It's high time I got back writing regularly, as was pointed out to me yesterday when long time member of our extended WGFamily sent me this message:
Well, I've a topic today based on a conversation I was part of recently
The subject was running speed in field sports.
I know, not my specialist subject, but I do have some ideas of what's involved.
But when asked my opinion, I pointed to a hill near the venue and said how that could be their greatest asset in building straight line speed.
This was answered by the older, retired coach talking about how he doesn't like hills as it makes lads too muscular.
This is a viewpoint that used to be very prevalent amongst the martial arts community.
I'd assumed that with the leaps and strides that have been made in Sports Science, the cross pollination of information between various codes, sports and of course coaches, that this viewpoint would be very much dead and buried.
If we look, the fastest straight line speed is found on the 100m track.
The potentially quickest, and most heavily muscled athletes are found on the Rugby League field (we could argue for NFL but, I'm playing to both my experience and bias 😉)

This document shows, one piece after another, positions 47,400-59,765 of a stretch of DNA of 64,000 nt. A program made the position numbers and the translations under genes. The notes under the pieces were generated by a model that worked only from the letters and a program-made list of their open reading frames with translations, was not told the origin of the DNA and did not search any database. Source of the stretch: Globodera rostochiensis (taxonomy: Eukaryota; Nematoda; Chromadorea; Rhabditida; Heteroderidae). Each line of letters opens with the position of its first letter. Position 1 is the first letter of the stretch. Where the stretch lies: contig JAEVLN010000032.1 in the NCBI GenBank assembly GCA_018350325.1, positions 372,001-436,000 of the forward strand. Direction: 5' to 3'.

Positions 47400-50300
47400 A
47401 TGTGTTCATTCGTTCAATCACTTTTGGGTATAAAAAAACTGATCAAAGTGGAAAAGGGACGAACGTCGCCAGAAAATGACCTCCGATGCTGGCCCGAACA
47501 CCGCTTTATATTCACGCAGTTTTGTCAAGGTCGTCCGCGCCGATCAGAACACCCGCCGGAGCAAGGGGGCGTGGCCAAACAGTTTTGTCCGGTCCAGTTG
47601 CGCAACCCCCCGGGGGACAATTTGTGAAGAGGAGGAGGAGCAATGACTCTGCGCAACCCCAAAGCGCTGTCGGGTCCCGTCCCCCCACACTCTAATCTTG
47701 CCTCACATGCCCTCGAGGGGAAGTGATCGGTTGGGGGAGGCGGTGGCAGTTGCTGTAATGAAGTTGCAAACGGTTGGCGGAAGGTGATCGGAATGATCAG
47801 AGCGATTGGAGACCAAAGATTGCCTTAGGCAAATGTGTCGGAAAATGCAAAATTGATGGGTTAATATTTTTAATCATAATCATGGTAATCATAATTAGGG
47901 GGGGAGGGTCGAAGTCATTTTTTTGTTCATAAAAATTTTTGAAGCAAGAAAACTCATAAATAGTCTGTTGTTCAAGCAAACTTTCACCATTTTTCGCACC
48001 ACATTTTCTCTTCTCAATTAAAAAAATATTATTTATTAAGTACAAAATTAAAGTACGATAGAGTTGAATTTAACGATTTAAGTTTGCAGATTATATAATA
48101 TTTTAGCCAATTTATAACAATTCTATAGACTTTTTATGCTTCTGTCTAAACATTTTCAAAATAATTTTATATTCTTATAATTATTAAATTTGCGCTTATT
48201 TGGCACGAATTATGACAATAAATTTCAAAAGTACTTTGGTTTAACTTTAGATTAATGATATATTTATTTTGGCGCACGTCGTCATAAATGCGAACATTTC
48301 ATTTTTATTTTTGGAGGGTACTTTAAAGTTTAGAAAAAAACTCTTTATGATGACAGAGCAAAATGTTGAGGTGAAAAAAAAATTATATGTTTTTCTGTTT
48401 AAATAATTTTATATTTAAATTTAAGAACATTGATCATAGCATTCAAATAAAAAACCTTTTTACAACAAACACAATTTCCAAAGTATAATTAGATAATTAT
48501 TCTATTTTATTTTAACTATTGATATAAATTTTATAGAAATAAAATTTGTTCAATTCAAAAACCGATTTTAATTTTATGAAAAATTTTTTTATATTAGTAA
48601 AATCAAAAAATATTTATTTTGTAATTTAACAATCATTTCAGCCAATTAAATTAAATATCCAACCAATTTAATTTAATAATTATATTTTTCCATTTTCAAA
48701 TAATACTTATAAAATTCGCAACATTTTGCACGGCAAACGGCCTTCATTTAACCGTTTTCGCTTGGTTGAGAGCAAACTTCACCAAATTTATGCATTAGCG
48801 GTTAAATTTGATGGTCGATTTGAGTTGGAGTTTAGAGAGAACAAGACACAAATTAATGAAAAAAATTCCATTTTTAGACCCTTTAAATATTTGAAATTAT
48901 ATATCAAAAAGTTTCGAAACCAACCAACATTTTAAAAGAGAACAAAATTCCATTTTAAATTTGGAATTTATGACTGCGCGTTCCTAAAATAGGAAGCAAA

And the athletes with probably the highest all round conditioning are wrestlers.
All of whom are on average muscular athletes.
OK, Usain Bolt is cut from a different cloth, but he's not exactly without muscle!
We can argue that somatotypes guide people towards one sport or another.
The Olympic swimmers all tend to be tall, long backed with relatively short legs.
The distance runners tend to the exact opposite, long lean legs and slight upper bodies.
Gymnasts average out at 3' 2", while basketball players average out at 7' 13"
Of course there are always exceptions, look up the former Irish fly half Peter Stringer for an example of a man excelling where on paper he shouldn't.
But I'm getting off point.
The point is, the quickest and fastest athletes tend to be the ones carrying a significant amount of muscle.
They are strong.
They're also mobile
They're also enduring
But they're unashamedly strong.
Those who say muscle mass makes you slow are possibly those looking at the monsters of bodybuilding.
And in that case, they have a point.
But bodybuilding isn't about athletic performance, it's about aesthetic performance.
There is a cross over in methods, lifting weights is lifting weights. But a very clear deviation in overall goal.
To be a strong athlete, one must spend the majority of the time in the sport.
The time in the strength room is to supplement that sports practice.
The exercises performed in the strength room will be chosen from those that offer the highest return with limited time spent on anything aesthetic based (allow some time, it’s good for the athletes mindset)
As for hills.
It's one of the most elegant solutions to a problem you'll ever come across.
If the athlete builds muscle from sprinting up a hill, that's muscle that will absolutely help them get around a field faster!